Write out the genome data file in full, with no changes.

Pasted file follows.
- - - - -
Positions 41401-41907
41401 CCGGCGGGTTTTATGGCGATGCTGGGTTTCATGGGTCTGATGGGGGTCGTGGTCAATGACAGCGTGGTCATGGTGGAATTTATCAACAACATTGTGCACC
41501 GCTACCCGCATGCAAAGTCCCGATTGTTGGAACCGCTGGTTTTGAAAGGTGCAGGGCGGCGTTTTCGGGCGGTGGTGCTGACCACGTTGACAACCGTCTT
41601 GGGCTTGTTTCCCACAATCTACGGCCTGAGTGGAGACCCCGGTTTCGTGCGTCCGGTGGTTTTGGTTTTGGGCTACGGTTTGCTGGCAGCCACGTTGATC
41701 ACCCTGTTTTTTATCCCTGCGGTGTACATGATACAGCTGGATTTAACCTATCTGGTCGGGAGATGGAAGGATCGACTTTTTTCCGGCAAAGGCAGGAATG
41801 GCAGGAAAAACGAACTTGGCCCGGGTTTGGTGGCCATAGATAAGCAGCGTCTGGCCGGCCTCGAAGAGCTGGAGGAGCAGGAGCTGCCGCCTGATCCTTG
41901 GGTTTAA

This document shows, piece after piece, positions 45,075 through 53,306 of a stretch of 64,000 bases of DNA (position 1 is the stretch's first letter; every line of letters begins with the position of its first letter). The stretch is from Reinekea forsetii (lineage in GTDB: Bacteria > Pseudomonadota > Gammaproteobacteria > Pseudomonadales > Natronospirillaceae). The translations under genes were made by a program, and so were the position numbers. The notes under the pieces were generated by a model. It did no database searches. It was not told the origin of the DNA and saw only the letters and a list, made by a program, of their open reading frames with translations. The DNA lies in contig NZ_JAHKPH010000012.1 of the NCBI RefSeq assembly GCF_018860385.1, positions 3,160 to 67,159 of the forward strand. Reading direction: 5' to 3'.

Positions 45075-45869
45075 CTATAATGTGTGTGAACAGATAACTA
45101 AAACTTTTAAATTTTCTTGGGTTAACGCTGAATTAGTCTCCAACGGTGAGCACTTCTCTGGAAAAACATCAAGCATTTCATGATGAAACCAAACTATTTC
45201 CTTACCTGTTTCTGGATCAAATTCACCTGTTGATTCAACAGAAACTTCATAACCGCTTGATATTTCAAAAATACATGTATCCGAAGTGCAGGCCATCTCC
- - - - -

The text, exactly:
Positions 41401-41907
41401 CCGGCGGGTTTTATGGCGATGCTGGGTTTCATGGGTCTGATGGGGGTCGTGGTCAATGACAGCGTGGTCATGGTGGAATTTATCAACAACATTGTGCACC
41501 GCTACCCGCATGCAAAGTCCCGATTGTTGGAACCGCTGGTTTTGAAAGGTGCAGGGCGGCGTTTTCGGGCGGTGGTGCTGACCACGTTGACAACCGTCTT
41601 GGGCTTGTTTCCCACAATCTACGGCCTGAGTGGAGACCCCGGTTTCGTGCGTCCGGTGGTTTTGGTTTTGGGCTACGGTTTGCTGGCAGCCACGTTGATC
41701 ACCCTGTTTTTTATCCCTGCGGTGTACATGATACAGCTGGATTTAACCTATCTGGTCGGGAGATGGAAGGATCGACTTTTTTCCGGCAAAGGCAGGAATG
41801 GCAGGAAAAACGAACTTGGCCCGGGTTTGGTGGCCATAGATAAGCAGCGTCTGGCCGGCCTCGAAGAGCTGGAGGAGCAGGAGCTGCCGCCTGATCCTTG
41901 GGTTTAA

This document shows, piece after piece, positions 45,075 through 53,306 of a stretch of 64,000 bases of DNA (position 1 is the stretch's first letter; every line of letters begins with the position of its first letter). The stretch is from Reinekea forsetii (lineage in GTDB: Bacteria > Pseudomonadota > Gammaproteobacteria > Pseudomonadales > Natronospirillaceae). The translations under genes were made by a program, and so were the position numbers. The notes under the pieces were generated by a model. It did no database searches. It was not told the origin of the DNA and saw only the letters and a list, made by a program, of their open reading frames with translations. The DNA lies in contig NZ_JAHKPH010000012.1 of the NCBI RefSeq assembly GCF_018860385.1, positions 3,160 to 67,159 of the forward strand. Reading direction: 5' to 3'.

Positions 45075-45869
45075 CTATAATGTGTGTGAACAGATAACTA
45101 AAACTTTTAAATTTTCTTGGGTTAACGCTGAATTAGTCTCCAACGGTGAGCACTTCTCTGGAAAAACATCAAGCATTTCATGATGAAACCAAACTATTTC
45201 CTTACCTGTTTCTGGATCAAATTCACCTGTTGATTCAACAGAAACTTCATAACCGCTTGATATTTCAAAAATACATGTATCCGAAGTGCAGGCCATCTCC